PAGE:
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Hip-Hop History Tuesdays: Records From Four Rappers Named "Kid"

Posted by Billyjam, June 16, 2015 08:00am | Post a Comment

Lately I have been digging in my long neglected hip-hop crates and it has been a lot of fun rediscovering a bygone era. Comprised of mostly 12" singles, but some LPs too, that era is made of mostly late-'80's to early-'90's releases. That time is known as the golden era for good reason since so much of this music is truly golden. Under the letter K I stumbled upon a string of rappers named "Kid" including Kid Named Panic, Kid Rock (back when he was rap), and Kid Sensation  as well as (pictured above) Kid Frost, Kid Capri, Kid Flash, and Kid 'N Play. Had I  been including more recent era hip-hoppers named Kid, included would have been Kid Cudi, Kid Ink, and Kid Sister or perhaps turntablist Kid Koala.

But back to those four golden era "Kid" records that I dug out to pop onto the turntable recently. These included three 12" singles and one album: Kid Flash's forgotten 1988 LP He's In Effect, which was released on Tabu via distribution from CBS and featured some great tracks like "Go Jackson" and "I Hate The Bus," as well as the main single and video off the album "Hot Like." (Note that this LP shows up in the used bins at Amoeba from time to time and usually at a nice price.) Kid Flash's career began and ended with this record (he's rumored to have gone on to become a doctor), which was because, I'm guessing, that while he was very good, his sound was nothing new or original. All the He's In Effect album tracks have a distinct mid-'80's hip-hop sound. Hence, from a hip-hop historic perspective, Kid Flash's whole style and sound contributed little to the overall development and growth of the genre.  Compare say Kid Flash to another hip-hop act also releasing an album in 1988 such as Eric B. & Rakim's Follow The Leader and you have two totally different schools of hip-hop artist. While Eric B. & Rakim's sound signalled the beginning of a new era and decade in hip-hop, Kid Flash had the end of the '80's hip-hop sound. Down with the prestigious Cold Chillin' label, Kid Capri was part of what that new hip-hop sound would be like with his 1991 12" "Apollo" release that came in both "Album" and the then popular "Dub" versions, in addition to the "Shout Outs" track.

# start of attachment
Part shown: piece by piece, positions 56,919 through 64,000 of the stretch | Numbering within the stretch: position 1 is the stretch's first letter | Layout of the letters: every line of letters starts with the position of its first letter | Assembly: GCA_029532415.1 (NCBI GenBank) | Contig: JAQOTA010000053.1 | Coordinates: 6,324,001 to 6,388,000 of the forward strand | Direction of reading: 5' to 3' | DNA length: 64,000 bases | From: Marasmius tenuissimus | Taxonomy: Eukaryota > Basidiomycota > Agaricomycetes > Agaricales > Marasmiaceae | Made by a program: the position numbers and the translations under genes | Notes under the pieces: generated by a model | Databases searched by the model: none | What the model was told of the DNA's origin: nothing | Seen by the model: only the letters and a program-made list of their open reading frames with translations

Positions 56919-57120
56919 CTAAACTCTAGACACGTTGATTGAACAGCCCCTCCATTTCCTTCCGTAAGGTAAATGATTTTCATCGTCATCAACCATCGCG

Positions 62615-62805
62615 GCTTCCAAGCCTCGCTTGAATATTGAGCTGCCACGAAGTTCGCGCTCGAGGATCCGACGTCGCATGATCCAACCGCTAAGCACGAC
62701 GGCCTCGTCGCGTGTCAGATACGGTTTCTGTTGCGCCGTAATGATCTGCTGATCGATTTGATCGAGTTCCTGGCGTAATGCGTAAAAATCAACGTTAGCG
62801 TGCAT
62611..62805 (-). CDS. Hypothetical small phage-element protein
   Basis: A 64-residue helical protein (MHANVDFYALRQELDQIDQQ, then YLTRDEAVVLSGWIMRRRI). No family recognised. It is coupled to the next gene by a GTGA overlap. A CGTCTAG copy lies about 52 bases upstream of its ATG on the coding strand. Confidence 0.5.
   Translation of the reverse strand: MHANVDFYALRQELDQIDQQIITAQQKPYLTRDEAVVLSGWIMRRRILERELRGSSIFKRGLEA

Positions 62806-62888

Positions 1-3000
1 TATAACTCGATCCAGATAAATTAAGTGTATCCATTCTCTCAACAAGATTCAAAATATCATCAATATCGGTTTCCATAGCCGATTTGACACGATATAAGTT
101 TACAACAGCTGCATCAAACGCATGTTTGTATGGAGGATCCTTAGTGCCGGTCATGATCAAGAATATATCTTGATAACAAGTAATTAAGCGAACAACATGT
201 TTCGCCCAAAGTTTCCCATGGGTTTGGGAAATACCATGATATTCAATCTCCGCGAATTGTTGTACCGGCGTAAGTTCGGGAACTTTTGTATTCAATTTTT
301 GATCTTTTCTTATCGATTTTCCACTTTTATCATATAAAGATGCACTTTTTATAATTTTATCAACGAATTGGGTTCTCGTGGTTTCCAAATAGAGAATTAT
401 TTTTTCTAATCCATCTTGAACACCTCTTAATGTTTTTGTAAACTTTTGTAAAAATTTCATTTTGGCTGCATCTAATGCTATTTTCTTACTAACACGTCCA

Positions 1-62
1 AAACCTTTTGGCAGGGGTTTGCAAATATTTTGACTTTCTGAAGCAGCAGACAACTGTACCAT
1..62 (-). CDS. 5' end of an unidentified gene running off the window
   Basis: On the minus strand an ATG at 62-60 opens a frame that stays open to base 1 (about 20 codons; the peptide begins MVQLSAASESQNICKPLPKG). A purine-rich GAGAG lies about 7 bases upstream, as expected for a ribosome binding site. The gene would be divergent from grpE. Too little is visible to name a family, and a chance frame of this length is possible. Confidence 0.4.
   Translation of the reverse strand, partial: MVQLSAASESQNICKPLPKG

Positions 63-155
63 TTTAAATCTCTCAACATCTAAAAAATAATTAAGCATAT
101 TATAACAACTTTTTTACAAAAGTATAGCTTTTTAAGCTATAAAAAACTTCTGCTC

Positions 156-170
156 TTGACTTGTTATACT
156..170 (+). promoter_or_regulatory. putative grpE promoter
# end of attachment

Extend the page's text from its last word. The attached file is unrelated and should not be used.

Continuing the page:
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In Support of "Wild Nights," UK Female Quartet PINS To Play Free Show At Amoeba SF On June 16

Posted by Billyjam, June 15, 2015 08:21pm | Post a Comment

Following just two dates into their US tour (LA and NY), UK female rock group PINS play a free show and album signing at Amoeba Music San Francisco on Tuesday (June 16) at 6pm in support of their critically acclaimed second album Wild Nights, which arrived at Amoeba last week care of Bella Union.

Comprised of founding member Faith Holgate (vocals and guitar), Lois McDonald (guitar), Anna Donigan (bass), and Sophie Galpin (who replaced original member Lara Williams on drums), PINS hail from the musically rich Northern England city of Manchester. Rooted in garage rock, musically the PINS' guitar-driven, decidedly retro sound is reminiscent at times of many UK indie-pop acts as well as US indie bands Dum Dum Girls and Vivian Girls. When asked who their influences are, they typically cite (American) female artists such as Bikini Kill and Patti Smith, and others  they view as "really strong women."  Furthermore, they recorded their new eleven track album in the US at California's Rancho De La Luna in Joshua Tree.

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The Doobie Brothers Four Decades Later

Posted by Billyjam, June 14, 2015 12:53pm | Post a Comment